Alpine skiing can be maddening for competitors because even when conditions are great, the mountain can humble you in a blink. Most runs look the same but no two trips down the trail are ever identical.
When racing against the world’s best, tenths of a second determine the difference between first place and failing to medal. Instinct, discipline and muscle memory forge a holy trinity and then must bond with a greater force than all of them: gravity.
And gravity never lies.
In slalom, gravity will help you at your best; it is the invisible hand relentlessly prompting you down the mountain. Anything short of your best, and it can torment you. It is the punisher, an arbiter without bias.
Mikaela Shiffrin was not at her best on Friday.
The American skiing phenom was the overwhelming favorite to win gold in slalom — her signature event — but after taking fourth following her first run, Shiffrin could not make up enough time to finish first in Friday’s big alpine race in Pyeonchang. Shiffrin finished with a combined time of 1:39.03, stunningly placing her in fourth. No medal for the woman who dominantly won gold in the same event in Sochi four years ago.
Sweden’s Frida Hansdotter came from behind to take gold (1:38.63), with Switzerland’s Wendy Holdene (1:38.68) taking silver and Austria’s Katharina Gallhuber (1:38.95) edging Shiffrin, whose second run was 0.29 seconds slower than her first.
“Slalom is really close to my heart,” Shiffrin told NBC. “It’s been the event I’ve been strongest in, the most confident with for my entire career, and the World Cup circuit now. I was really bummed out about my first run today, so I wanted to make up for that in my second run. It wasn’t enough, a little mistake, but also just not going down the hill enough, and yeah, it’s a really big bummer because it’s the Olympics.”
The Olympics often reinforce impressions about the greatest athletes in the world. Because of quadrennial, widespread dominance in the Summer Games, and thanks to gold medal performances earlier this week from snowboaders Chloe Kim and Shaun White, Americans have grown accustomed to seeing hyped Olympians perform up to their reputations. Shiffrin, already with one gold to her name at these Olympics, has fallen short. That’s the risk of trying to do the unprecedented, of initially intending to compete for the podium in every alpine event at the same Olympiad.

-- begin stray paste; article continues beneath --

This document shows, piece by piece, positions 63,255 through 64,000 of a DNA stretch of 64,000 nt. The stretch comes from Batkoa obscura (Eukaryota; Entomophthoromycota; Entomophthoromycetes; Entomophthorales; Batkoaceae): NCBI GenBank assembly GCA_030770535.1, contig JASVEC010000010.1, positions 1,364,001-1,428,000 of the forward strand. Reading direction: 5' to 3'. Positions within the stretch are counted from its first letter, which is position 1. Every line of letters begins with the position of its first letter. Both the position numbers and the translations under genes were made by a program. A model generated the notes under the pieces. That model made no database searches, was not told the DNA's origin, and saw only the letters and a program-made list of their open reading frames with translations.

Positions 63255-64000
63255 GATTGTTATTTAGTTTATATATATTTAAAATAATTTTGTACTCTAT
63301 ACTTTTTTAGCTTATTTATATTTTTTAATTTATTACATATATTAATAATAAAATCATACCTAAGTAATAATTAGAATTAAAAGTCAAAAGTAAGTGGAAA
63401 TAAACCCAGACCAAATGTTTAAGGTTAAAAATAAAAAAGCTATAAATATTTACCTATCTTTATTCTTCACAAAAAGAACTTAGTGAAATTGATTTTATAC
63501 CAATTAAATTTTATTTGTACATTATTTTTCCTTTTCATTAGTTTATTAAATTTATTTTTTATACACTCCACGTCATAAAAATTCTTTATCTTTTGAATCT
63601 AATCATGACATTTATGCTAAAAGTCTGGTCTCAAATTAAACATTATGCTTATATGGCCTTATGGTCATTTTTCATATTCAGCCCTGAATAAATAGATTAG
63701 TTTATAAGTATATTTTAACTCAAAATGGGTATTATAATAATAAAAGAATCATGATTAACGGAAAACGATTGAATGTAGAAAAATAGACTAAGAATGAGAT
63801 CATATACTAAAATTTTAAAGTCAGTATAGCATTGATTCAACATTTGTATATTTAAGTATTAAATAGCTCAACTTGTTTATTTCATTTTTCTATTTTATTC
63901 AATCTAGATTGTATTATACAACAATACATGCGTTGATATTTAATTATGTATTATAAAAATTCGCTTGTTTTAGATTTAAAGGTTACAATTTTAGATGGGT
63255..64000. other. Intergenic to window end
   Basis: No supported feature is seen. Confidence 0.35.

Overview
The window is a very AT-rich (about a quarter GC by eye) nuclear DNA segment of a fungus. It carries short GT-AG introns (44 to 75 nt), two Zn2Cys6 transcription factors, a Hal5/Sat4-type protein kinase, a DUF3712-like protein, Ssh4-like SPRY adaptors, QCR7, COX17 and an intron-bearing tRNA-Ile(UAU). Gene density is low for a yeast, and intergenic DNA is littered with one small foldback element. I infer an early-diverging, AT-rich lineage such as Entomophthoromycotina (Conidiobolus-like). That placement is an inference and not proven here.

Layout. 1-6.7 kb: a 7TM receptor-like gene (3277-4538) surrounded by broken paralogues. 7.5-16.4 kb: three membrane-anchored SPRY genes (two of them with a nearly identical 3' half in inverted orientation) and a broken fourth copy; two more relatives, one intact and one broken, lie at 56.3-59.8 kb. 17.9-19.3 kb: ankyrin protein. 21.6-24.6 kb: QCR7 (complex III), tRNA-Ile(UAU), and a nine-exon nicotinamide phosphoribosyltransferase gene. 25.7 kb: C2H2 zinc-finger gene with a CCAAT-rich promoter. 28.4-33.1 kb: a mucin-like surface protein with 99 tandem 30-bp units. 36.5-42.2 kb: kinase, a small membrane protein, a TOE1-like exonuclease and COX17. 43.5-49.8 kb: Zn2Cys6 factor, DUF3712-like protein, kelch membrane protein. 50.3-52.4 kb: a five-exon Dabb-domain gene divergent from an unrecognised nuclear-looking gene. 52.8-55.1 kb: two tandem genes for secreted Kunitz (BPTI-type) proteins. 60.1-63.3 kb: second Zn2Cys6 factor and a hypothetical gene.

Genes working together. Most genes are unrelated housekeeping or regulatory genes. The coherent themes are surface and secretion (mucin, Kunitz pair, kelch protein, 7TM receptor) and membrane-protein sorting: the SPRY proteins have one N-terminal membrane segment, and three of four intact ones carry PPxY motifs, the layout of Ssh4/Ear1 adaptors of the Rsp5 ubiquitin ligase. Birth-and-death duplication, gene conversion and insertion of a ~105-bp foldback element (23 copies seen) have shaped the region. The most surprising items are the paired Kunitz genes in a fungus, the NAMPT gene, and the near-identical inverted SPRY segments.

A fourth-place finish for someone who has proven to be the best young skier in the world is hard to reconcile with, especially when she was defeated in her almost-automatic event. Shiffrin has been nearly unbeatable in slalom in recent years, and almost always winds up in the top three of the slalom races she enters. Since 2014 she’s raced in 34 world championship and world cup slalom competitions. She has finished first, second or third in 30 of them — an outrageous 88 percent.
Heading into Friday’s race, Shiffrin finished first in seven of her nine slalom competitions this season. She was rightfully a huge favorite.
But that’s why alpine skiing is always so fascinating. There is always a gold, silver and bronze to be handed out, but no matter who takes to the podium, the mountain wins again and again and again.
Shiffrin threw up before her first run on Friday, only this time it might not have been typical pre-competition butterflies. The 22-year-old ski phenom has spoken openly about her unwanted penchant for pre-race puking in the past, but in speaking with NBC after her first run in the slalom Friday morning in Pyeonchang, Shiffrin allowed for the possibility that she could be sick.
“It almost felt like a virus, less about nerves,” Shiffrin reportedly told NBC. This was prior to Run No. 2. After her second run, Shiffrin hinted that she might not have been physically at her best.
“I’m disappointed, but I don’t know, I mean I didn’t quite feel like myself today,” she said. “After yesterday, it’s such an emotional high and, yeah. I mean it happens. Fourth place and just off the podium. But I think my second run was better, but I was not aggressive enough in the first run to be worthy of a medal, and I’m happy for the girls that did medal today.”
Shiffrin’s second slalom run came approximately 24 hours removed from her gold medal performance in the giant slalom, which was pushed back three days due to wind and weather issues in South Korea. Further complicating matters, Shiffrin said she lost about 90 minutes of sleep on Thursday night.
Despite being a considerable favorite for gold in a field of 78 racers, Shiffrin’s first-run race of 49.37 seconds placed her 0.48 seconds behind Holdener, who led through run one. Shiffrin has come from behind to win global slalom competitions many times before, but only once when facing a deficit greater than 0.48 seconds.
The super-G is no longer on the table; the weather-induced, condensed racing schedule forced Shiffrin’s hand, so she will not ski in that event Saturday. That means her next event is scheduled to come Tuesday in the downhill. With plenty of rest and on the heels of a disappointing showing in slalom, Shiffrin will have an opportunity to enter that race with the mindset of a hungry underdog.
The Winter Olympics often provide upsets, but Friday’s stunner in the slalom provided arguably the biggest shock these Games will offer. Shiffrin’s so talented and so well-conditioned, she still has a shot to come out of these Olympics with records to her name and multiple medals dangling from her neck. One more medal and she’ll set the American record for most alpine medals in Olympic history. Here is your reminder that she’s just 22.
This story — Shiffrin’s story — is not done yet.